Ask Professor Popcorn: Scrooged

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 ProfessorPopcorn-Scrooged

Dear Danny,

Great question actually! But an easy answer. The original running time of Richard Donner’s comedy yuletide classic was 20 hours long! Yes 20! It was originally supposed to run in real time from the early morning meeting with Murray’s character showing his (awesome) Scrooge promo to the evening of Christmas Eve the next day. (Donner was hired, by the way, for the same reason Marc Webb was hired to direct The Amazing Spiderman, because of his Christmas-themed surname.) Donner basically followed Murray around New York City for most of the filming and told Murray to stay in character. Meanwhile, with such a long running time there was way more plot development with the other characters like Grace Cooley, Brice Cummings, Claire Phillips, and Robert Mitchum as Preston Rhinelander and John Forsythe’s Lew Hayward (Do you really think they would hire such esteemed actors like Mitchum and Forsythe for the meager screen time that the final cut actually gave them?) There’s 45 more minutes of Michael J. Pollard’s Herman character—25 of which are seeing him slowly freeze in the subway tunnel. Remember the Christmas Carol show with Buddy Hackett that was being broadcasted on television that Murray was producing? Yeah that was completely filmed as a feature length movie as well! But to get to the point of your question, yes, we of course see a whole lot more of Bobcat’s Eliot’s misadventures in the few hours that follow his termination, including his bitter fight with his wife (she was actually caught cheating with David Johansen’s cabbie character when Eliot comes home unexpectedly). There’s a slightly comical scene of Eliot trying to hang himself with Christmas tree lights to no avail. Another scene showed him trying to rob a bank but he stupidly forgot to arm himself and he also forgot banks close early on Christmas Eve. To come sooner to the point, Eliot loses all his money in underground gambling in Chinatown so that does better explain why he’s penniless. I’m not sure how he acquired the shotgun though.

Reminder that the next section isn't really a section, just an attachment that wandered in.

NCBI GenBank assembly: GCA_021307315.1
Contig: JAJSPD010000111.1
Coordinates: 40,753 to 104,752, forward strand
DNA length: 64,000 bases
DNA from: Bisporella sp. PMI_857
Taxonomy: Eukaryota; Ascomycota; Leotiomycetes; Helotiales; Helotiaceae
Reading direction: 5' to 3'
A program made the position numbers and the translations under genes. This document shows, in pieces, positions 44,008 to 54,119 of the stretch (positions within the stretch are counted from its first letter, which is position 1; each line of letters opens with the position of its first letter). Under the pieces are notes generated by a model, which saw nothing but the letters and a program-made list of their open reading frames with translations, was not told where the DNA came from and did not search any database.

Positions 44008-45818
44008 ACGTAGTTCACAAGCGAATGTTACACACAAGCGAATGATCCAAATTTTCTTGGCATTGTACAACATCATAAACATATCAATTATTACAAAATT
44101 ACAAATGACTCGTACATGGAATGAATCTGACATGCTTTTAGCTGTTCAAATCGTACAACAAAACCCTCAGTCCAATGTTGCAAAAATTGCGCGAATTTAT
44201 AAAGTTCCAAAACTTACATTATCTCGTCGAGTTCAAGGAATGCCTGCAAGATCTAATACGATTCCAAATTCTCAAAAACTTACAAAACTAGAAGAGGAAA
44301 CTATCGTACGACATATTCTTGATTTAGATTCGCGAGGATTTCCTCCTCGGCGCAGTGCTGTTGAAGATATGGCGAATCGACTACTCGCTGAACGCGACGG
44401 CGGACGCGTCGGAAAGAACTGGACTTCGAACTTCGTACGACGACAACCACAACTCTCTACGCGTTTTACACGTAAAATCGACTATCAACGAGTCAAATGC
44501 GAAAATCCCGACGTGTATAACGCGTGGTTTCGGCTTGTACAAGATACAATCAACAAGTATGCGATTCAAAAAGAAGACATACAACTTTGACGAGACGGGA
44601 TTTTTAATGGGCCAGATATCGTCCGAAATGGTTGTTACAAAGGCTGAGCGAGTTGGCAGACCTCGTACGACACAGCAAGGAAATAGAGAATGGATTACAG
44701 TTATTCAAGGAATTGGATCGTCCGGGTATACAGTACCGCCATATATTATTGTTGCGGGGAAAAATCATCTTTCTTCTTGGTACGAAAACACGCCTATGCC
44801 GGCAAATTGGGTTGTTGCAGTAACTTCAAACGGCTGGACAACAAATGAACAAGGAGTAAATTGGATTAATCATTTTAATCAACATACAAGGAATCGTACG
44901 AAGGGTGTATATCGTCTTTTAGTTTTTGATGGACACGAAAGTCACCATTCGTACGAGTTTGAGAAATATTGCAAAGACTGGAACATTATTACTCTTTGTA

All in all, Donner lost his battle with the studio head for this day-long Christmas opus and had to trim the running time down to a succinct 101 minutes. We will never see the unused footage though because, as rumor has it, John Houseman ate all the film stock after it was edited!

As for your inquiry as to why he didn’t get arrested, well that’s just Hollywood endings for you. Sorry for the ambiguous answer but there’s no better way to explain why an armed drunk taking a television studio hostage and firing weapons didn’t get arrested. It was a Christmas miracle I suppose.

Your picture pal,
Professor Popcorn

Scrooged 4

 

 

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